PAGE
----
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And now thanks to a public beta, you can download Aereo and have access to it on your android mobile device.  It’s the same service as you get through the Aereo website (and there is no additional fee to use the app), but it’s easy to see how the ability to stream live TV legally and for extremely cheap is much more appealing on the go than it is in the home. That’s especially true once you factor in the DVR capabilities the app retains, as you can pause, record, and save programs from your device as well.

A perfect companion to Netflix and Spotify, Aereo may just find its calling on the mobile market, especially for football fans who can never find themselves at home on a Sunday. While it needs a lot more channels to be considered a real threat to cable, the fact that you are able to get the most basic channels plus a few more for a cost that is more in-line with the content you’ll actually use than cable, suggests that this is a program that is on to something big, and might soon become the best friend to the growing number of people who’ve cancelled their cable and occasionally lament the decision.

Be sure to check if you have access to the beta (not all devices are compatible at this time) and if you are in Aereo’s market, but if so then it’s pretty easy to recommend the service, especially since the first month is free. Even in it’s clearly un-finished state, it provides a desirable product in an effective manner and deserves to be given a shot by anyone who occasionally wishes to have access to television as they know it at home while on the go. It remains to be seen if it can join the ranks of similar services and re-shape how we watch TV, but even as it stands now Aereo is certainly the app of the week.

  

App of the Week: Device 6

Developer: Simogo

Compatible with: iPhone, iPad, iPod Touch

Requires: iOS 5.1

Price: $3.99

Available: here

Developer Simogo is a company on a mission. Their project history showcases some of the most artistically challenging, creative, and entertaining apps ever released, as they seem to be dead set on winning the race to make a gaming app that showcases the full potential of mobile devices, even when it feels like they’re the only ones really in the running.  While the music/stealth hybrid game “Beat Sneak Bandit” showed they were getting warmer, and the beautifully morbid adventure “Year Walk” almost got there, it’s “Device 6” that will likely go down as Simogo’s magnum opus, and one of the finest mobile experiences ever made.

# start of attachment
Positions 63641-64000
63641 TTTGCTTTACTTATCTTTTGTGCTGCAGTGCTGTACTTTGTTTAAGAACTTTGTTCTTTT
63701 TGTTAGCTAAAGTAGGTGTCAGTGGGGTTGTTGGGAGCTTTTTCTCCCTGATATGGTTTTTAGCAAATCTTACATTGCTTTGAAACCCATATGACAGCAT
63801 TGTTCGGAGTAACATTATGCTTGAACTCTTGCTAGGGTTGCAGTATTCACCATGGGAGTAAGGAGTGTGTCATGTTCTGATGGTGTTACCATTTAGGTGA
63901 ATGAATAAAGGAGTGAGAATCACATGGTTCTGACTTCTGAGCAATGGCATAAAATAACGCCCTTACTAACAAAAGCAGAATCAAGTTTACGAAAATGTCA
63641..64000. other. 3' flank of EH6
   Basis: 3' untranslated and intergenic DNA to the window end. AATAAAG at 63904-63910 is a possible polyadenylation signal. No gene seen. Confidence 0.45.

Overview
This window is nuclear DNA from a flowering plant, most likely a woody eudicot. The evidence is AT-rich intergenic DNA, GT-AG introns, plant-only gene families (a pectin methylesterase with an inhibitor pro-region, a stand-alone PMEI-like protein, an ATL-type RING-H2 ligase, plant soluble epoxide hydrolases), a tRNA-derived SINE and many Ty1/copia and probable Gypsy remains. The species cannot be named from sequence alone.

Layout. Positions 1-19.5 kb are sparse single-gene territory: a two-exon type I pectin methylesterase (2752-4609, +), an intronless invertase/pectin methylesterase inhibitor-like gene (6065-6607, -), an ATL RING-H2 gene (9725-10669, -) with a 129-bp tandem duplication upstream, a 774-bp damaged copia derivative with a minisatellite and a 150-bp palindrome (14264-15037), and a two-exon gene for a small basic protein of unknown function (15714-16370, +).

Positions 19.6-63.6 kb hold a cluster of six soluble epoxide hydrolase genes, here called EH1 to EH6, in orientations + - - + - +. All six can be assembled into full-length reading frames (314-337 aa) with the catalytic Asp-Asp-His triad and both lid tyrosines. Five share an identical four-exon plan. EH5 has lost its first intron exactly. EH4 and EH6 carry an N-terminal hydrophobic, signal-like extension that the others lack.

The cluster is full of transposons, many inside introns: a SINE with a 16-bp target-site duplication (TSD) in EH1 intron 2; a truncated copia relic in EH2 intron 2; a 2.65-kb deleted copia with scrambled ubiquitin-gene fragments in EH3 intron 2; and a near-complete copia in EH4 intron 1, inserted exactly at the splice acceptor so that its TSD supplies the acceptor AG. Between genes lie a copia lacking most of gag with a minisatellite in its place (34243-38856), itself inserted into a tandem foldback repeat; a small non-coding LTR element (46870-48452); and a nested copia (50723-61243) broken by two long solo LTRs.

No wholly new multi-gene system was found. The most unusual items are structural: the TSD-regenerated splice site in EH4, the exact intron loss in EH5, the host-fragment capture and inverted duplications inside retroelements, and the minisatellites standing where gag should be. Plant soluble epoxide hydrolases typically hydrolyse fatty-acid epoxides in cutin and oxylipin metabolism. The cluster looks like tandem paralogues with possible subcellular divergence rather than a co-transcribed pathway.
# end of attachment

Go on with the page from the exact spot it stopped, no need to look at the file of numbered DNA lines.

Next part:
I mentioned before that it felt like Simogo was aiming for the ultimate mobile gaming experience, yet somehow it doesn’t feel right calling “Device 6” a gaming app, or really trying to define it at all. On a very basic level it’s a callback to the old text adventures like “Zork” that saw you type in basic commands to advance a story. Your story here is that of a woman named Anna who wakes up on a mysterious island, unsure of how she got there, or what to do next. It’s a tired set up but, to be honest, then again so are text based adventure games. This makes the two something of an oddly appropriate match, but probably doesn’t help to explain why “Device 6” is so incredible.

The answer to that lies in the storytelling. “Device 6” doesn’t just tell a tale that you occasionally advance with basic commands, but rather presents a story that constantly requires you to interact with it in significant ways. Sometimes this comes in the form of “choose your own adventure” style moments that diverts the tale onto slightly different paths, but more often it’s in the way the game requires you to participate in mini-game like moments where you are momentarily put into the shoes of the character to solve a variety of puzzles and overcome other obstacles. Rarely taking the same form twice, these interludes of interactivity are, without exception, incredibly challenging and unbelievably creative moments that go a long way to breathing new life into the old text adventure format not just because they provide a game like break from the reading, but rather because they enhance the story in a way that allows it to evolve to a level far beyond what is possible with just printed words.

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Were “Device 6” to stop there, though, it would probably only find itself atop the growing heap of interactive story games on mobile devices. However, its trump card comes in the way it formats the text adventure. For instance, there’s a point in the story where you encounter a staircase. At that moment, the text physically diverges into both a downstairs and upstairs path which you’ll have to choose between. Another example of this imaginative style comes when you walk through a corridor, and the words suddenly form into a shifting single file line that requires you to tilt your device to keep up with them, simulating the feeling of walking down the same corridor Anna does. These may sound kind of gimmicky, but combined with the constant stream of timely visual elements and puzzles, they help to make “Device 6” the most engaging novel you’ll ever read.